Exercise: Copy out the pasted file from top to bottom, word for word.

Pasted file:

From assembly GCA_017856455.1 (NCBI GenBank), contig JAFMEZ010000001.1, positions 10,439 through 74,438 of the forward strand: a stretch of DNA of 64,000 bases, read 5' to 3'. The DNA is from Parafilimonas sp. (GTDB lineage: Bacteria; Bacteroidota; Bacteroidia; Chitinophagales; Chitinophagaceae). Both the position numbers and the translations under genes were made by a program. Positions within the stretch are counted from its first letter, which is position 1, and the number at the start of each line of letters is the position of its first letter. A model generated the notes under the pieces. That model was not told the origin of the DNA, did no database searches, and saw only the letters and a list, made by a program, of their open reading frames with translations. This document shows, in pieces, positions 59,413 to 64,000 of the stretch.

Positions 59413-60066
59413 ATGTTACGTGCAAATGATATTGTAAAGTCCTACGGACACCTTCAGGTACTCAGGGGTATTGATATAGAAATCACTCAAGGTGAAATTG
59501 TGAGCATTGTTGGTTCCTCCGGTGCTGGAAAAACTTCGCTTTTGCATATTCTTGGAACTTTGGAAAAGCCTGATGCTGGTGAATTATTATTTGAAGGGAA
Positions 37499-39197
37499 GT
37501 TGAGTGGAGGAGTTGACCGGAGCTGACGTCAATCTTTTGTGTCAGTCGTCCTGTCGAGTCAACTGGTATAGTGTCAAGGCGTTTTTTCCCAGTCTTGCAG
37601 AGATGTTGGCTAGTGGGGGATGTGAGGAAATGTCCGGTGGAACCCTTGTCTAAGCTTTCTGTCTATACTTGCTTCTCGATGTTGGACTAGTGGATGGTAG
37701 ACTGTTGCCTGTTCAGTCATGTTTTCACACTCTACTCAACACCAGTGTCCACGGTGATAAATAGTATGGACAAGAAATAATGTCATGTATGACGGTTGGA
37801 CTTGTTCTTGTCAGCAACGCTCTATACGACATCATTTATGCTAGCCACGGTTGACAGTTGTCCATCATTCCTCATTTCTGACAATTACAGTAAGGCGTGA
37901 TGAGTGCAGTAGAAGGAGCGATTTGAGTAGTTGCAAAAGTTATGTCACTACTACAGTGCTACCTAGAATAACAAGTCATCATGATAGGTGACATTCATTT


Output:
From assembly GCA_017856455.1 (NCBI GenBank), contig JAFMEZ010000001.1, positions 10,439 through 74,438 of the forward strand: a stretch of DNA of 64,000 bases, read 5' to 3'. The DNA is from Parafilimonas sp. (GTDB lineage: Bacteria; Bacteroidota; Bacteroidia; Chitinophagales; Chitinophagaceae). Both the position numbers and the translations under genes were made by a program. Positions within the stretch are counted from its first letter, which is position 1, and the number at the start of each line of letters is the position of its first letter. A model generated the notes under the pieces. That model was not told the origin of the DNA, did no database searches, and saw only the letters and a list, made by a program, of their open reading frames with translations. This document shows, in pieces, positions 59,413 to 64,000 of the stretch.

Positions 59413-60066
59413 ATGTTACGTGCAAATGATATTGTAAAGTCCTACGGACACCTTCAGGTACTCAGGGGTATTGATATAGAAATCACTCAAGGTGAAATTG
59501 TGAGCATTGTTGGTTCCTCCGGTGCTGGAAAAACTTCGCTTTTGCATATTCTTGGAACTTTGGAAAAGCCTGATGCTGGTGAATTATTATTTGAAGGGAA
Positions 37499-39197
37499 GT
37501 TGAGTGGAGGAGTTGACCGGAGCTGACGTCAATCTTTTGTGTCAGTCGTCCTGTCGAGTCAACTGGTATAGTGTCAAGGCGTTTTTTCCCAGTCTTGCAG
37601 AGATGTTGGCTAGTGGGGGATGTGAGGAAATGTCCGGTGGAACCCTTGTCTAAGCTTTCTGTCTATACTTGCTTCTCGATGTTGGACTAGTGGATGGTAG
37701 ACTGTTGCCTGTTCAGTCATGTTTTCACACTCTACTCAACACCAGTGTCCACGGTGATAAATAGTATGGACAAGAAATAATGTCATGTATGACGGTTGGA
37801 CTTGTTCTTGTCAGCAACGCTCTATACGACATCATTTATGCTAGCCACGGTTGACAGTTGTCCATCATTCCTCATTTCTGACAATTACAGTAAGGCGTGA
37901 TGAGTGCAGTAGAAGGAGCGATTTGAGTAGTTGCAAAAGTTATGTCACTACTACAGTGCTACCTAGAATAACAAGTCATCATGATAGGTGACATTCATTT